Yesterday was nail-biting time in Washington. Well into the night, the outcome was unclear. But the Redskins finally pulled out a victory, beating the Cowboys 28-18 and securing a home playoff game for what seemed the first time in ages, or at least since Congress last reached a meaningful bipartisan agreement.
There was, of course, no such drama surrounding the second most important story yesterday in the nation's capital. Despite the appearance of doing the public's business, including a rare Sunday session, Congress still could not agree on even a minimal spending and tax package. Fiscal cliff, here we come!
Talks and compromise proposals reportedly continued late into the evening, and Congressional leaders held out hope they actually would vote on something Monday. Maybe it's their version of a New Year's resolution. Until that happens, here is the impressively negative list of the automatic tax increases and spending cuts that otherwise will begin kicking in on Jan. 1, 2013. Left unattended, these changes would raise the typical family's tax bill by nearly $3,500 next year and, it's widely forecast, send the national economy back into a recession.
Sequestration. Federal spending will automatically be cut by roughly $1 trillion over the next 10 years, with 2013 cuts totaling a bit under $100 billion. Depending on the agency, cuts range from about 7.5 percent to 9.5 percent, although Medicare would be cut by only 2 percent and low-income benefits would be spared. Fully half of them are set to come in defense spending.
Bush tax cuts. Rates on income taxes, capital gains, and dividends will all rise, affecting every taxpayer. The lowest tax bracket would rise from 10 to 15 percent. The next three brackets—now 25, 28, and 33 percent—would each rise 3 percentage points. The highest bracket would go from 35 percent to 39.6 percent. The tax rate on capital gains (for investments owned for a year or more) would rise to 20 percent from 15 percent. And income from dividends would be taxed as ordinary income instead of its current rate of 15 percent.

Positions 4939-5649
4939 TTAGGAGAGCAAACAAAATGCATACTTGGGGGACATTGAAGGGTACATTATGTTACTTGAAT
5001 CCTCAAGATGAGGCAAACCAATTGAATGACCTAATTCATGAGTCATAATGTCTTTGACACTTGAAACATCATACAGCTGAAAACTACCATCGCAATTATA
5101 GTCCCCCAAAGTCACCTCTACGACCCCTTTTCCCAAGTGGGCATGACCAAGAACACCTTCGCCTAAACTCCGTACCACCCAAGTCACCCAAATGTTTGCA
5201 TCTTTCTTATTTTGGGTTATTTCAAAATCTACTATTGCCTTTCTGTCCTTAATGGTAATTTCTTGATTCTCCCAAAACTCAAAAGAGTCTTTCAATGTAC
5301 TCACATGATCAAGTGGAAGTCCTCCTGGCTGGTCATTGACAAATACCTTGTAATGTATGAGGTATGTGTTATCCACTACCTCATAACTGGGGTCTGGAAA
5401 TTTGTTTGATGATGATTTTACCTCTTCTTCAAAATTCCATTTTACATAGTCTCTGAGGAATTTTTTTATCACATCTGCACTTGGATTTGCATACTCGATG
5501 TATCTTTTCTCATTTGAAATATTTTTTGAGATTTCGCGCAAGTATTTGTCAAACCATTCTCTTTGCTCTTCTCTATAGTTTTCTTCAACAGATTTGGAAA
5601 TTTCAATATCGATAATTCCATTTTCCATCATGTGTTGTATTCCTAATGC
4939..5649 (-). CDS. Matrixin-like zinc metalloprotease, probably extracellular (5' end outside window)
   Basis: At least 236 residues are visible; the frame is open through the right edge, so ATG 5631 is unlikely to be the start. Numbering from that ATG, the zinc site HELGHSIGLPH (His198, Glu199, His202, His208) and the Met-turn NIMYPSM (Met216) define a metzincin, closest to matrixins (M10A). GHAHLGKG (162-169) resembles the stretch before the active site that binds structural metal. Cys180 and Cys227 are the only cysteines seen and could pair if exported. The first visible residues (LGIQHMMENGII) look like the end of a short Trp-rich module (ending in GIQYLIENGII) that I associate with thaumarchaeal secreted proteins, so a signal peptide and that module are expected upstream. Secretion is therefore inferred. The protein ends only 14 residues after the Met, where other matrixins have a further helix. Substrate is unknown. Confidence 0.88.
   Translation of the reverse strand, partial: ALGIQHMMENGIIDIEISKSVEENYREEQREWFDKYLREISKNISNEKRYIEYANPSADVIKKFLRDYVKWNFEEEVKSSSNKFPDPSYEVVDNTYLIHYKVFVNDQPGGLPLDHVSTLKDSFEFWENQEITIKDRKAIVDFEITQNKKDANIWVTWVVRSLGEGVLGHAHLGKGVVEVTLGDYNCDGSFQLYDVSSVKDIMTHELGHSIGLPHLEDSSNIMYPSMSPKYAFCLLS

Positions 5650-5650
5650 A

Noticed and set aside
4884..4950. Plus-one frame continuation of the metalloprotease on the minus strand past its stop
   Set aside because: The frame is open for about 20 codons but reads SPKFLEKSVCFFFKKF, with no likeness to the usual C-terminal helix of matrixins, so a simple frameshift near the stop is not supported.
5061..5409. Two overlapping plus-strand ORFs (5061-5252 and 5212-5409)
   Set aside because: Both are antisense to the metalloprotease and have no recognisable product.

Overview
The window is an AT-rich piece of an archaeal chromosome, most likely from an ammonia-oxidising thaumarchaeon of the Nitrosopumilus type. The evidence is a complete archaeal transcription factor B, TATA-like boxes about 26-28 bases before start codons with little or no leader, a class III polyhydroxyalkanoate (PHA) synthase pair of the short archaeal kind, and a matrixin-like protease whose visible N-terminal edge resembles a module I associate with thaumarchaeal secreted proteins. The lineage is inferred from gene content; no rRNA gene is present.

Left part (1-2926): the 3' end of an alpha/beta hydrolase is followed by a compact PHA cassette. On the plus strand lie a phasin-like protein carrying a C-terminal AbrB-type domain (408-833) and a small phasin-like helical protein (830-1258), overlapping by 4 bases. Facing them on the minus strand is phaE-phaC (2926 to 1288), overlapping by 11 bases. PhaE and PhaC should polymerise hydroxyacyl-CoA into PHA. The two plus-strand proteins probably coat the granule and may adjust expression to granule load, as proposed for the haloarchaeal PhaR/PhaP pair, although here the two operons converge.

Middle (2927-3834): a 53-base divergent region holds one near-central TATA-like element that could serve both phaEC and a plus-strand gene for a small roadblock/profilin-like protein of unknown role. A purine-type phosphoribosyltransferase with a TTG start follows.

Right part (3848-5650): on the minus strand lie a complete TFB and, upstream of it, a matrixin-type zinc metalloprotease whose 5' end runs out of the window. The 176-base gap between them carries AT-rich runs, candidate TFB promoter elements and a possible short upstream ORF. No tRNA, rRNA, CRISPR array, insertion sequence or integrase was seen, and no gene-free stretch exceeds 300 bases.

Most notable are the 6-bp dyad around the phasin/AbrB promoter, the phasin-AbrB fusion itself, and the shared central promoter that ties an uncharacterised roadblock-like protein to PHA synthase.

Estate taxes. This year's very generous rules on estate taxes all disappear. The current exclusion of roughly $5.1 million (double that for couples) and a tax rate of 35 percent on additional estate values will change to only a $1 million exclusion and a rate of 55 percent.
Unemployment benefits. More than two million persons who've been unemployed for a long time are scheduled to lose their extended unemployment benefits. The fiscal cliff truly is an equal-opportunity blow to the gut.
The Alternative Minimum Tax. The AMT was aimed at preventing wealthier taxpayers from using deductions and other tax benefits to escape their fair share of taxes. However, the qualifying income levels were not indexed for inflation. Congress has thus had to enact an AMT "patch" each year to help millions of taxpayers avoid extra taxes Congress never intended for them to pay. There is now no patch in place for 2012 income taxes. That's right: the taxes that are due on this year's income. Even if Congress does something soon, tax-filing season likely will be delayed. If Congress does not approve a patch, the number of taxpayers hit by AMT payments will rise from 4 million to an estimated 32 to 34 million.
The doc fix. In a 1997 law, Congress tied Medicare's payments to physicians to the growth of the economy. Medicare cost increases, including physician expenses, regularly exceed overall economic growth. Under the law, Medicare payments to physicians would have to be cut each year were it not for periodic Congressional action to override the cuts. Without another fix, doctors will see a 27 percent cut in their Medicare payments next year, and an unknown number of them would stop taking Medicare patients.
Payroll taxes. Extending payroll tax cuts reportedly was never a high priority. So, Social Security taxes will rise by 2 percentage points of covered wages, ending a two-year stimulus program that has by all accounts been a very effective support for lower-income and middle-income working Americans.
Lastly, what would a Congressional impasse be without once again threatening the nation's credit rating? Sure enough, federal deficits have brought us up against the debt ceiling. The Treasury Department says it will soon resort to its all-too-well-practiced financial shell games (all legal, of course) to put off the day of reckoning for several weeks.